Sex Characteristics
Geriatrics
Thyroid Gland
Cohort Studies
Confidence Intervals
Mortality
Outpatients
Triiodothyronine
Thyroxine
Comorbidity

Keywords

  • Geriatric cohort
  • Longevity
  • Thyrotropin
  • Thyroxine

ASJC Scopus subject areas

  • Ageing
  • Geriatrics and Gerontology

Cite this

Thyroid status and mortality risk in older adults with normal thyrotropin : Sex differences in the milan geriatrics 75+ Cohort Study. / Ogliari, Giulia; Smit, Roelof A.J.; Van Der Spoel, Evie; Mari, Daniela; Torresani, Erminio; Felicetta, Irene; Lucchi, Tiziano A.; Rossi, Paolo D.; Van Heemst, D.; De Craen, Anton J.M.; Westendorp, Rudi G.J.

In: Journals of Gerontology - Series A Biological Sciences and Medical Sciences, Vol. 72, No. 4, 2017, p. 554-559.

Research output: Contribution to journalArticle

Ogliari, Giulia ; Smit, Roelof A.J. ; Van Der Spoel, Evie ; Mari, Daniela ; Torresani, Erminio ; Felicetta, Irene ; Lucchi, Tiziano A. ; Rossi, Paolo D. ; Van Heemst, D. ; De Craen, Anton J.M. ; Westendorp, Rudi G.J. / Thyroid status and mortality risk in older adults with normal thyrotropin : Sex differences in the milan geriatrics 75+ Cohort Study. In: Journals of Gerontology - Series A Biological Sciences and Medical Sciences. 2017 ; Vol. 72, No. 4. pp. 554-559.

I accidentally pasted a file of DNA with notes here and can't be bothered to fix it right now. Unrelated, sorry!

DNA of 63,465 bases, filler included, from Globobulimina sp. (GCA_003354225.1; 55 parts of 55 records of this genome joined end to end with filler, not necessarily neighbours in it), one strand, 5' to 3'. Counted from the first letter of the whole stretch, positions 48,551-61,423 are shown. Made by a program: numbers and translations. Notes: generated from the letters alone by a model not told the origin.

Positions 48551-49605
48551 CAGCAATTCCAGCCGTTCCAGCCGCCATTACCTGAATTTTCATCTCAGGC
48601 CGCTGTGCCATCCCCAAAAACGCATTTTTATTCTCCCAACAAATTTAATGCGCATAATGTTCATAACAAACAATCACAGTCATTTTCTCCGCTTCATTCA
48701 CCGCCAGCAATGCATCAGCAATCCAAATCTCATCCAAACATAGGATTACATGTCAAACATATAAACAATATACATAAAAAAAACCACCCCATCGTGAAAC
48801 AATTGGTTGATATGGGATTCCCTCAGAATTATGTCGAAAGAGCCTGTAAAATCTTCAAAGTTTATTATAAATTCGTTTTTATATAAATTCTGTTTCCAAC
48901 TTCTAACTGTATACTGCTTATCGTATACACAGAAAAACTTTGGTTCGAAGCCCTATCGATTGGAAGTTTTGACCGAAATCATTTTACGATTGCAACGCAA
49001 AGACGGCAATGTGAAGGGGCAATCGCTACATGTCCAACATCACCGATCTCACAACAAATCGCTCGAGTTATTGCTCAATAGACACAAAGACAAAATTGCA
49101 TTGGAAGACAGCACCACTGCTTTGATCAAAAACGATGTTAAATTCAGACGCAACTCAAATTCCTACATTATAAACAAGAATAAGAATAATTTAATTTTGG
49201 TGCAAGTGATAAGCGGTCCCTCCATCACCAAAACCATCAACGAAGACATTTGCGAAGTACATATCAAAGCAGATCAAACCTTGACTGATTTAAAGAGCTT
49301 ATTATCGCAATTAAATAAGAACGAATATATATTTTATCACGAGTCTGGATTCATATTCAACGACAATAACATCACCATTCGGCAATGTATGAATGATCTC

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abstract = "Background: Thresholds of optimal thyroid status in old age are controversial. We investigated the longitudinal association between thyroid parameters and 10-year all-cause mortality risk in older outpatients with normal thyrotropin (TSH) and modification by sex and age. Methods: Baseline TSH, free thyroxine (fT4), and free triiodothyronine (fT3) were assessed in the Milan Geriatrics 75+ Cohort Study. 324 men and 609 women older than 75 years had normal TSH. Hazard ratios (HRs) and 95{\%} confidence intervals (CIs) were calculated for the associations between thyroid parameters and mortality risk using Cox regression. Sex-stratified analyses were adjusted for sociodemographic factors and comorbidities. Results: 233 men and 367 women died during follow-up. After adjustment, each 1-mU/L higher TSH was associated with decreased mortality risk in men (HR 0.83, 95{\%} CI 0.69-0.98), but not in women (HR 1.09, 95{\%} CI 0.95-1.24) (p for sex interaction = .006). Each 1-ng/L higher fT4 was associated with increased mortality risk in men (HR 1.11, 95{\%} CI 1.02-1.22), but not in women (HR 0.98, 95{\%} CI 0.93-1.04) (p for sex interaction = .013). Each 1-pg/mL higher fT3 was associated with decreased mortality risk in women (HR 0.77, 95{\%} CI 0.60-0.98), but not in men (HR 0.80, 95{\%} CI 0.57-1.13). The inverse association between TSH and mortality was most pronounced in men older than 85 years. Conclusions: Among older outpatients with normal TSH, higher TSH and lower fT4 were associated with decreased mortality risk in men but not in women. When assessing thyroid status, sex and age should be taken into account.",